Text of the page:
To illustrate the way minor metals distribute during major metal primary production and to indicate the losses during production of minor metals as byproducts, consider the following examples.
Rhenium is volatized during the roasting of Re-containing copper and molybdenum concentrates (Figure A1.1). Of the Re, 15% is present as dust, the rest is in the gas phase so that scrubbing of the off-gas is necessary to recover 85% of the Re from the concentrates for further treatment to recover Re. If the scrubber is not optimized for recovering Re, this material (ca. 85% of Re input) will be lost.
Much less favorable is the recovery of gallium from bauxite (aluminium ore) during the Bayer process (Figure A1.2). Gallium, together with the aluminium, is leached from the bauxite ore as hydroxides. At the end of the crystallization or fractional precipitation route, about 10% of the Ga present in the bauxite has been recovered (Phipps et al. 2007).
Very typical is also the distribution of the minor metals over the material streams. Germanium present in zinc concentrates is volatized during the roasting of sulfide zinc concentrates and has to be captured in the off-gas treatment and from there is further recovered (Figure A1.3). Part of the Ge remains in the roasted zinc concentrate, and in the next process steps Ge remains in the residue after the zinc is leached out. The Ge can be recovered from the residue when present in sufficient amounts and when the technology is installed, by leaching or volatization (Figure A1.3). A Ge recovery of 60% has been reported from the zinc-leaching residue (Jorgenson and George 2005).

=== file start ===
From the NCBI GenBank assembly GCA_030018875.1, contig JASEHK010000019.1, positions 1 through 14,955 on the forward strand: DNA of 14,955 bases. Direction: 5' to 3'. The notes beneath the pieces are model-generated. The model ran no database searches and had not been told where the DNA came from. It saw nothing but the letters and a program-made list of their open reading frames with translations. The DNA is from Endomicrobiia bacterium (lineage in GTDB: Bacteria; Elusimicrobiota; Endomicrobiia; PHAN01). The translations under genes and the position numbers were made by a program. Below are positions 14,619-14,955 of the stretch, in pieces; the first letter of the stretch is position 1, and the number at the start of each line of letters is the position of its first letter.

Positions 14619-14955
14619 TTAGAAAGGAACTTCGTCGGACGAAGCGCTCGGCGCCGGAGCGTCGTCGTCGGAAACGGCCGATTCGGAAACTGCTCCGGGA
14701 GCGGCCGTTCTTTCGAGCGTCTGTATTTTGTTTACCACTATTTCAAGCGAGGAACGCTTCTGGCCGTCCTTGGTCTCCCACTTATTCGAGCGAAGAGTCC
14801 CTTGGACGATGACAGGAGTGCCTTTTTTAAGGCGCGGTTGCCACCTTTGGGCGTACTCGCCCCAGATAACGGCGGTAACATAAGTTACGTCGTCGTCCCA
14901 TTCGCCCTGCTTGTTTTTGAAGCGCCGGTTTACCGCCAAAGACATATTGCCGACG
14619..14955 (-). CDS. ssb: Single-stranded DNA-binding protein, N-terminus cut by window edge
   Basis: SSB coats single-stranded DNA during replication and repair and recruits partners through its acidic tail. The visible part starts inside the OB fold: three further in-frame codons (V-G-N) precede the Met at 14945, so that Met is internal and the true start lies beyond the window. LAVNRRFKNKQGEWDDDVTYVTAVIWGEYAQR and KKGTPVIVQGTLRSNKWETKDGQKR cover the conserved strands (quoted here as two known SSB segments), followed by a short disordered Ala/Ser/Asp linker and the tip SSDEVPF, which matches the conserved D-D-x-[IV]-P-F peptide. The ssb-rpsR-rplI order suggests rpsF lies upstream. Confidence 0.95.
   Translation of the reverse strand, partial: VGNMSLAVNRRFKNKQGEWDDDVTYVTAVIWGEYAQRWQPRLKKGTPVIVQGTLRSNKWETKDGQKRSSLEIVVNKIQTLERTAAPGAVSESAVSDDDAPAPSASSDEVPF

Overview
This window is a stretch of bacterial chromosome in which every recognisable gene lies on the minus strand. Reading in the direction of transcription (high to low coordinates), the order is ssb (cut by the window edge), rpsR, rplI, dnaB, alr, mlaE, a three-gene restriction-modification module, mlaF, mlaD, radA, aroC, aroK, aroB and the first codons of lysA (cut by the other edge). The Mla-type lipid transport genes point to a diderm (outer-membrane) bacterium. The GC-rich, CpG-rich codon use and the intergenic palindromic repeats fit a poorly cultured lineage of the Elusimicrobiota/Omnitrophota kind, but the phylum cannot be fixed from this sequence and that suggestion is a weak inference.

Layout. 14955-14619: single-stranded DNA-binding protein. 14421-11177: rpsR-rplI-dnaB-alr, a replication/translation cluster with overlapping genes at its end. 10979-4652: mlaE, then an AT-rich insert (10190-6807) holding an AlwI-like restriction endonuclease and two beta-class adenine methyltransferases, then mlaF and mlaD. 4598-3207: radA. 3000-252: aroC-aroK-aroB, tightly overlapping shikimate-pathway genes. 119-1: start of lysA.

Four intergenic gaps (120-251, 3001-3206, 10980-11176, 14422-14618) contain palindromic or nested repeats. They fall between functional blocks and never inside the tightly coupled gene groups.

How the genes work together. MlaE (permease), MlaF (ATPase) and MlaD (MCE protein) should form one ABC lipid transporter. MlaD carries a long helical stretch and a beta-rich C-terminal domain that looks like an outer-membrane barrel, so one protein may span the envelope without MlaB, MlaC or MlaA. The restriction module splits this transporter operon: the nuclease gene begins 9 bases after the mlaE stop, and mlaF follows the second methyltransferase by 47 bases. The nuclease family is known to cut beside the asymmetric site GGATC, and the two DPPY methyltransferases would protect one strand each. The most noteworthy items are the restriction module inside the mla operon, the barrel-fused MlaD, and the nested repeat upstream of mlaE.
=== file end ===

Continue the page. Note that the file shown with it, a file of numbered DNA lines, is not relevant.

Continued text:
Copper is one of the carrier metals (also nickel, lead) that also dissolves minor metals. During Cu smelting gold, silver, selenium, tellurium, and platinum group metals, among others, dissolve in the blister copper and are concentrated in the anode slimes during electro-winning (Figure A1.4). The anode slimes are treated to recover the precious metals and special metals. Different general process layouts are given in Figures A1.5-A1.7. The pyro- or hydrometallurgi-cal processes are in reality more complex than shown in the figures. Both Se and Te are found in the anode slimes. To get an idea of the content and recoveries of the metals, the Se content in the slimes is 5-25% (Butterman and Brown 2004), which is about 25-70% of the total Se entering the process; the rest is in the off-gas of the smelter (Ullmann 2002). The USGS assumes a Se recovery of 0.215 kg/t electrolytic Cu recoverable, and for Canadian resources 0.64 kg/t. The recovery of the Te from the slimes during leaching is about 70-90% (Figure A1.7) (Ullmann 2002).
Figure A1.1 Flow sheet of rhenium and molybdenum production as by-products from copper, based on information from Ullmann (2002).
Figure A1.2 Flow sheet of gallium production as by-product of aluminium/ bauxite, based on information from Ullmann (2002), Phipps et al. (2007), and Hoffmann (1991).
Figure A1.3 Flow sheet of indium and germanium production as by-product from zinc production, based on information from Jorgenson and George (2005), Ullmann (2002), and Hoffmann (1991).
Concentrate= Cu, Ag, Au, Cd, Fe, Mo, Pb, PGM, Se, Te, Zn
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